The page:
# Is it wrong to say that $a$ and $b$ are the square roots of the detection probabilities in a qubit state $|\psi \rangle = a|0 \rangle +b|1 \rangle$?

Is it wrong to say in $$a$$ and $$b$$ are the square roots of the probability of the qubit being in the state 0 and 1 when measured for a qubit in the state $$|\psi \rangle = a|0 \rangle +b|1 \rangle$$? And by that definition how can $$a$$ and $$b$$ be imaginary numbers?

A qubit is a two-level quantum system, hence the state of a qubit can be written as $$|\psi \rangle = a|0\rangle + b|1\rangle$$ with $$a, b \in \mathbb{C}$$ and $$|a|^2 + |b|^2 = 1$$. Note that $$|a|^2$$ is always a real number even if $$a$$ is complex because $$|a|^2 = a\cdot \bar{a}$$. And yes, the probability to observe the qubit in the state $$|0\rangle$$, $$Pr(|0\rangle) = |a|^2$$. Similarly the probability to observe the state $$|1\rangle$$, $$Pr(|1\rangle ) = |b|^2$$. This should shed some light into why we have the constraint $$|a|^2 + |b|^2 = 1$$.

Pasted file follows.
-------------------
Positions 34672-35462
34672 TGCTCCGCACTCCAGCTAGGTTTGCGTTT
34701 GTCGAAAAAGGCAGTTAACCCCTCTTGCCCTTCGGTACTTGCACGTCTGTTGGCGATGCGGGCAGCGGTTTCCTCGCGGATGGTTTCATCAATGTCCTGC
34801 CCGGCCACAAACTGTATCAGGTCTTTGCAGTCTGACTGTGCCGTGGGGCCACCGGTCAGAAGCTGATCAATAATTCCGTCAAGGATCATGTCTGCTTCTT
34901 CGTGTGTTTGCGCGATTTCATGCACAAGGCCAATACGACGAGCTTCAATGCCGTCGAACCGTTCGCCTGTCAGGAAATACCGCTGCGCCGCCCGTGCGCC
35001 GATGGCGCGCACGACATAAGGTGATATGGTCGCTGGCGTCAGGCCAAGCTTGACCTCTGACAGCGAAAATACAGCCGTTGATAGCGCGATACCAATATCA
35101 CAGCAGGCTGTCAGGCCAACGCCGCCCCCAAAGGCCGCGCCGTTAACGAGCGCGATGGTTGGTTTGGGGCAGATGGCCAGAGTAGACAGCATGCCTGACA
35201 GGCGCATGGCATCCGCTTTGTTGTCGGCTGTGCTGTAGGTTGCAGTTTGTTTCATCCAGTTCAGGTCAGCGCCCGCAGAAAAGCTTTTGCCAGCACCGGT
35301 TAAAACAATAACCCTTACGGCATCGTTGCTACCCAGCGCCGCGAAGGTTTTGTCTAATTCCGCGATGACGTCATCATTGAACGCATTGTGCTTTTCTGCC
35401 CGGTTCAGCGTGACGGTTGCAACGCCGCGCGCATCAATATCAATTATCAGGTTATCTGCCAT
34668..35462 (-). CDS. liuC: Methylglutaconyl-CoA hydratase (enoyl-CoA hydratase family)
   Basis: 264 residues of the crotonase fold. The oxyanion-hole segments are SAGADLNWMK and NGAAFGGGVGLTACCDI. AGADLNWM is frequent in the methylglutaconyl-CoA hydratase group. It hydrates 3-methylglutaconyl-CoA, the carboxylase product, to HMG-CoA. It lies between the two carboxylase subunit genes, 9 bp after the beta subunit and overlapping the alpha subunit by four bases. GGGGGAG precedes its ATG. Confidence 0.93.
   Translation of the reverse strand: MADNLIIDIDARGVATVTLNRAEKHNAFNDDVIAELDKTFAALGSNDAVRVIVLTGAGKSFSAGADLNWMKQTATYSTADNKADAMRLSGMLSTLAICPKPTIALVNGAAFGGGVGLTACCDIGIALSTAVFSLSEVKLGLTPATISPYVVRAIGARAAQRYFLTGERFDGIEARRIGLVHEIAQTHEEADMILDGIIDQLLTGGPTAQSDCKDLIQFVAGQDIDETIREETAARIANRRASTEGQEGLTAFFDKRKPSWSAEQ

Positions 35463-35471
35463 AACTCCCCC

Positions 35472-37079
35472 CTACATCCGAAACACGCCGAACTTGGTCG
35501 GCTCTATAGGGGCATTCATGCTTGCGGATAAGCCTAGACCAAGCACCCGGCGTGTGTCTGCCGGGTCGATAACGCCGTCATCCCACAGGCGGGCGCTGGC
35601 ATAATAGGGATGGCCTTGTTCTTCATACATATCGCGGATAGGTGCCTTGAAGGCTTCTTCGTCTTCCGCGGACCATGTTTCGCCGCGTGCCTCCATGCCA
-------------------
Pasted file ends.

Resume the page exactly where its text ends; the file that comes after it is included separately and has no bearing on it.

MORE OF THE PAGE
• Sure. You can have the state $|\psi \rangle = i|0\rangle$ then the probability you will observe the state $|0\rangle$ here is 1 since $|a|^2 = i \cdot (-i) = 1$. Note that the probability of observing the state $|0\rangle$ is also had I have the state $|\psi \rangle = |0 \rangle$. This tells you something about the overall phase in a quantum state... Another thing, you can't have a state $|\psi \rangle = i |0 \rangle + | 1 \rangle$. This is because it is not normalized! Nov 1 '20 at 16:30